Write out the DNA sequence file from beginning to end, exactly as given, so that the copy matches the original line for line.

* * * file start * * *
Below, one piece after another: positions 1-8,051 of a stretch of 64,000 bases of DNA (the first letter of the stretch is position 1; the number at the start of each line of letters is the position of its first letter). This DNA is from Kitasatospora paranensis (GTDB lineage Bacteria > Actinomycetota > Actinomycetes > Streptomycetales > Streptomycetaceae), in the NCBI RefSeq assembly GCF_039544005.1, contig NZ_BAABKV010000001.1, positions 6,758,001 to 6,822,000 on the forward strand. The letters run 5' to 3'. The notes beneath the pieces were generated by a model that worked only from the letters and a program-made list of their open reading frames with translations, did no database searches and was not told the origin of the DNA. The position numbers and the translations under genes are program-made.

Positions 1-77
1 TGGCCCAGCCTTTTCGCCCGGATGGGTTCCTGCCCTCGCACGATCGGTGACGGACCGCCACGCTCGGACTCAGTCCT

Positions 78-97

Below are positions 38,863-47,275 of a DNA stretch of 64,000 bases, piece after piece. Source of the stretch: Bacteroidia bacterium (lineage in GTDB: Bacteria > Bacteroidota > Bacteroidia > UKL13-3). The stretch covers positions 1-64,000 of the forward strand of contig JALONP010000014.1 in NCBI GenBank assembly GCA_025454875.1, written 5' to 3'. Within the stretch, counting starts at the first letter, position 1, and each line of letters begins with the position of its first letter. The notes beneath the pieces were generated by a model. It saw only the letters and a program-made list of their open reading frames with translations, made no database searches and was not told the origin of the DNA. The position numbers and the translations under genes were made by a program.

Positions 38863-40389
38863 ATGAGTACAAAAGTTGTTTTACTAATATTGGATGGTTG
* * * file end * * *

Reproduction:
Below, one piece after another: positions 1-8,051 of a stretch of 64,000 bases of DNA (the first letter of the stretch is position 1; the number at the start of each line of letters is the position of its first letter). This DNA is from Kitasatospora paranensis (GTDB lineage Bacteria > Actinomycetota > Actinomycetes > Streptomycetales > Streptomycetaceae), in the NCBI RefSeq assembly GCF_039544005.1, contig NZ_BAABKV010000001.1, positions 6,758,001 to 6,822,000 on the forward strand. The letters run 5' to 3'. The notes beneath the pieces were generated by a model that worked only from the letters and a program-made list of their open reading frames with translations, did no database searches and was not told the origin of the DNA. The position numbers and the translations under genes are program-made.

Positions 1-77
1 TGGCCCAGCCTTTTCGCCCGGATGGGTTCCTGCCCTCGCACGATCGGTGACGGACCGCCACGCTCGGACTCAGTCCT

Positions 78-97

Below are positions 38,863-47,275 of a DNA stretch of 64,000 bases, piece after piece. Source of the stretch: Bacteroidia bacterium (lineage in GTDB: Bacteria > Bacteroidota > Bacteroidia > UKL13-3). The stretch covers positions 1-64,000 of the forward strand of contig JALONP010000014.1 in NCBI GenBank assembly GCA_025454875.1, written 5' to 3'. Within the stretch, counting starts at the first letter, position 1, and each line of letters begins with the position of its first letter. The notes beneath the pieces were generated by a model. It saw only the letters and a program-made list of their open reading frames with translations, made no database searches and was not told the origin of the DNA. The position numbers and the translations under genes were made by a program.

Positions 38863-40389
38863 ATGAGTACAAAAGTTGTTTTACTAATATTGGATGGTTG